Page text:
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Resilience in the context of learners and youth raised in grandparent-headed families

Published Online:https://hdl.handle.net/10520/EJC142720

Abstract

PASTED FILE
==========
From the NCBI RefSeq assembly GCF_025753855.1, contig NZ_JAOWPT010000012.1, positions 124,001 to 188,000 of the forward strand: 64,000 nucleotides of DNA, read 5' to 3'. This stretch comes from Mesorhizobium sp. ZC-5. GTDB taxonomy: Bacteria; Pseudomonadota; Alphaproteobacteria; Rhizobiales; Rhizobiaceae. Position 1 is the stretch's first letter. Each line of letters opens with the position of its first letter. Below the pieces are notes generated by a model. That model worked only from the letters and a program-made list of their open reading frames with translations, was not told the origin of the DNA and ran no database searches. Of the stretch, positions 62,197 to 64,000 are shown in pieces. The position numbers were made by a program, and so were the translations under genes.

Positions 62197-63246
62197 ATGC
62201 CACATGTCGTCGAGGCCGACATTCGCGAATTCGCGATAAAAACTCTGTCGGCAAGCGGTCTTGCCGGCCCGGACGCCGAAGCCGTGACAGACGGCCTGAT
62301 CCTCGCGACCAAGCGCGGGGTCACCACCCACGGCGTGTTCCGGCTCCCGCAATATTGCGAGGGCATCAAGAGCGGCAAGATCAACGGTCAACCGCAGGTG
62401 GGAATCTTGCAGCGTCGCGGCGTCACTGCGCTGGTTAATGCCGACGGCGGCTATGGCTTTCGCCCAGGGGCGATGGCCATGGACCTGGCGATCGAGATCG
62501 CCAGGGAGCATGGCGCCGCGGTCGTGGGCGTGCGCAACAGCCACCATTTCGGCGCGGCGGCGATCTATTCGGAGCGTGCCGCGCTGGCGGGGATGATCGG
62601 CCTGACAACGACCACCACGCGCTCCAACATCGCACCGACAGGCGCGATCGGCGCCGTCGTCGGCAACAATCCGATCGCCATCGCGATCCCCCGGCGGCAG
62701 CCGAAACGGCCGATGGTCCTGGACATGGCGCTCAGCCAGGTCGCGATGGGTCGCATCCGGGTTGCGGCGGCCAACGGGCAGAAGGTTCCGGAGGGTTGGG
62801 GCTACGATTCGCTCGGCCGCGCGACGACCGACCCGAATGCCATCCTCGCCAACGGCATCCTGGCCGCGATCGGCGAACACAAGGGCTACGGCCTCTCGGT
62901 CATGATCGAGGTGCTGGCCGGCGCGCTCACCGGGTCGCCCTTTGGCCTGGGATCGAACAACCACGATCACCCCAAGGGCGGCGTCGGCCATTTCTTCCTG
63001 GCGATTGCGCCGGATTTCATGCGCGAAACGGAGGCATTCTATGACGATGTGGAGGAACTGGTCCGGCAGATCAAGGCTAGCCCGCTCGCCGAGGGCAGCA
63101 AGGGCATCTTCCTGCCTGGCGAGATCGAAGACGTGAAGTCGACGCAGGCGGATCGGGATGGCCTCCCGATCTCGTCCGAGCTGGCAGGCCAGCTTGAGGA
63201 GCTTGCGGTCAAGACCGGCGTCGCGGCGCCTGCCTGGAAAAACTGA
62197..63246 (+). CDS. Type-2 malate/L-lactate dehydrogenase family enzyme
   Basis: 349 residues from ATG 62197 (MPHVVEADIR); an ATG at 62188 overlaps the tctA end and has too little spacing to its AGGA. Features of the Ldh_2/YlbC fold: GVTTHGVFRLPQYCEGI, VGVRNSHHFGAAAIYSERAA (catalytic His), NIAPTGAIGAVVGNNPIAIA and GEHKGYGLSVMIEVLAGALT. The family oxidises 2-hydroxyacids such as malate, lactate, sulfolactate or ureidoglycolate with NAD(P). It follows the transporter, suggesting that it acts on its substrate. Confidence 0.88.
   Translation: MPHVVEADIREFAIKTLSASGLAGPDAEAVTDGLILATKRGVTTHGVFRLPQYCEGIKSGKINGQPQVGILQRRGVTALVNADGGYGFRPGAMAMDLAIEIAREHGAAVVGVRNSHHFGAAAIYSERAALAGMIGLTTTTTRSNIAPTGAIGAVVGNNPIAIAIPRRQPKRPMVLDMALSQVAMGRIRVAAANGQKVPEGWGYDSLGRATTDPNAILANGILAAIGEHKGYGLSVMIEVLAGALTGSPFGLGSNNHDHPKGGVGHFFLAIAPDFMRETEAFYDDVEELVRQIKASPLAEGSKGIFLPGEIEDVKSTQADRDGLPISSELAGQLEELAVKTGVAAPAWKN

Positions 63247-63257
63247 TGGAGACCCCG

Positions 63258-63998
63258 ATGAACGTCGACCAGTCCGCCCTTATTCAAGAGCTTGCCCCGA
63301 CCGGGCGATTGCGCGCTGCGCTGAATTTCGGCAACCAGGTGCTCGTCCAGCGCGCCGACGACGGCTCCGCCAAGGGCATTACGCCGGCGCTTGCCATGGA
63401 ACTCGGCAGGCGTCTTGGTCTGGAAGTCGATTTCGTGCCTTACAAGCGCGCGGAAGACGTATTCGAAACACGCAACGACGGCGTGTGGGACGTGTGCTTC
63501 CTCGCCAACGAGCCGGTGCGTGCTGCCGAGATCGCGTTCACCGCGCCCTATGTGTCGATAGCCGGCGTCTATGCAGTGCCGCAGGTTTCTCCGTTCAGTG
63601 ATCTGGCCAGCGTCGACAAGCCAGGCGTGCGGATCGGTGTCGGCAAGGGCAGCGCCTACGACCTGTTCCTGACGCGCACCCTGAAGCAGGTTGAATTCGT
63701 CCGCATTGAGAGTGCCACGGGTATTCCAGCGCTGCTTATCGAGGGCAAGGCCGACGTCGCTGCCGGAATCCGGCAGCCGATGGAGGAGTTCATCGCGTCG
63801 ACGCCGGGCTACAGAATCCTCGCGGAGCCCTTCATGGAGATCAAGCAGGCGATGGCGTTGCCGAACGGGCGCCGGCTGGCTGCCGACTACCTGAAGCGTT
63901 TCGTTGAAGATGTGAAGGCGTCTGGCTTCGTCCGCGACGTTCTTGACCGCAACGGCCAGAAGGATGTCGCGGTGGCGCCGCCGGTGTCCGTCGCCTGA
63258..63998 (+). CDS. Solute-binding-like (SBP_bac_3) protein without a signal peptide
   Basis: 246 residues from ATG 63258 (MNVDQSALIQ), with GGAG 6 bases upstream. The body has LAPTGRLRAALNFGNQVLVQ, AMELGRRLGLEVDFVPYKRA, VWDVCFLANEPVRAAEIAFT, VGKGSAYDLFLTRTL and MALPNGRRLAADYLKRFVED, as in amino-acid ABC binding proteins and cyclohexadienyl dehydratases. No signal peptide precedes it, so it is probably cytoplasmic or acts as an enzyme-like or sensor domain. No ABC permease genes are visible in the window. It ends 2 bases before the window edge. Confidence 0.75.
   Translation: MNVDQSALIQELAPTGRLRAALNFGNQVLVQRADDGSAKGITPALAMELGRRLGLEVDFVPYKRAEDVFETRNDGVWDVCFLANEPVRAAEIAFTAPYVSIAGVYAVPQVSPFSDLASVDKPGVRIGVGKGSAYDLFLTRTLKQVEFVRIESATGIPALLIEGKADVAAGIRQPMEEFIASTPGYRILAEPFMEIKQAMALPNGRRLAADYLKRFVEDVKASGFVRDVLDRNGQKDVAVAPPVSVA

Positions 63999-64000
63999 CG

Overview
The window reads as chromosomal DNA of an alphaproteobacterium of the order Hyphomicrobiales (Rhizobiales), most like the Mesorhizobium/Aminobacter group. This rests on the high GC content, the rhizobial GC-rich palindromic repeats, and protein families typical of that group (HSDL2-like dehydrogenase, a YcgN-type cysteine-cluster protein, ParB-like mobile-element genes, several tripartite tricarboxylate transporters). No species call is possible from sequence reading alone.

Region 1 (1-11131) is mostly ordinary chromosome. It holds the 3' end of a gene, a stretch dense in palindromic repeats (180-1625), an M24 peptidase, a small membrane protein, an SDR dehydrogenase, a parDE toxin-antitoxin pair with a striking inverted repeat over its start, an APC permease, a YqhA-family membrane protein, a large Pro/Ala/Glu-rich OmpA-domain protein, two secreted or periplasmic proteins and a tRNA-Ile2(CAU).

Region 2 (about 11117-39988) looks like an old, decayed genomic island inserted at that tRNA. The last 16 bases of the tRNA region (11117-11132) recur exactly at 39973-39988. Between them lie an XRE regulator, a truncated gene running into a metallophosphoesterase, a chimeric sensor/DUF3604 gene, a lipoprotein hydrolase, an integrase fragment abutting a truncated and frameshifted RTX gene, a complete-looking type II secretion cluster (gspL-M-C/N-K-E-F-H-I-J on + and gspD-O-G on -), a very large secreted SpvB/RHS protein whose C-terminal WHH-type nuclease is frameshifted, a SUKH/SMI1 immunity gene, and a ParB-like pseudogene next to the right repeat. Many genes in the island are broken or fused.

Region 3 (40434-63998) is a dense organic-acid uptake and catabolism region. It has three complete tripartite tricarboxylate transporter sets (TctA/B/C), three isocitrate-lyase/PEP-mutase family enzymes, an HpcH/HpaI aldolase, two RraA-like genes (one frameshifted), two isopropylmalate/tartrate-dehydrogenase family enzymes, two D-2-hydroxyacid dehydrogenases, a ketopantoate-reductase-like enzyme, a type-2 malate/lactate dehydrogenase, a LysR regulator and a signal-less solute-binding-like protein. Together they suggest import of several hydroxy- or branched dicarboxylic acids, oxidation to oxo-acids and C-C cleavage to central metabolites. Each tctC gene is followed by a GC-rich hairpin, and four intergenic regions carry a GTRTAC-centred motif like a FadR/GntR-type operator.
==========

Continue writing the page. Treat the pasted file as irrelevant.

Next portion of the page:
This paper describes a study of resilience and protective factors in learners who are raised in grandparent-headed families. Using targeted sampling to capture the diversity and range of this often neglected population, a study followed 20 learners from when they started schooling to the age of 25. This allowed identification of resilience and protective factors in learners exposed to challenging or disrupted family environments as they grew up. The findings reveal that these learners grew into competent, confident and caring young adults. None developed serious learning or behavioural problems in childhood or adolescence. They succeeded in school, managed home and social life well, and expressed a strong desire to take advantage of whatever opportunity came their way. However, resilience should be conceptualised as a process and as a process it is the product of an interaction between the individual and their social context. If it is produced by interaction it is potentially open to influence. There is thus a need to consider the protective factors that sustain resilience in learners who are raised in grandparent-headed families.

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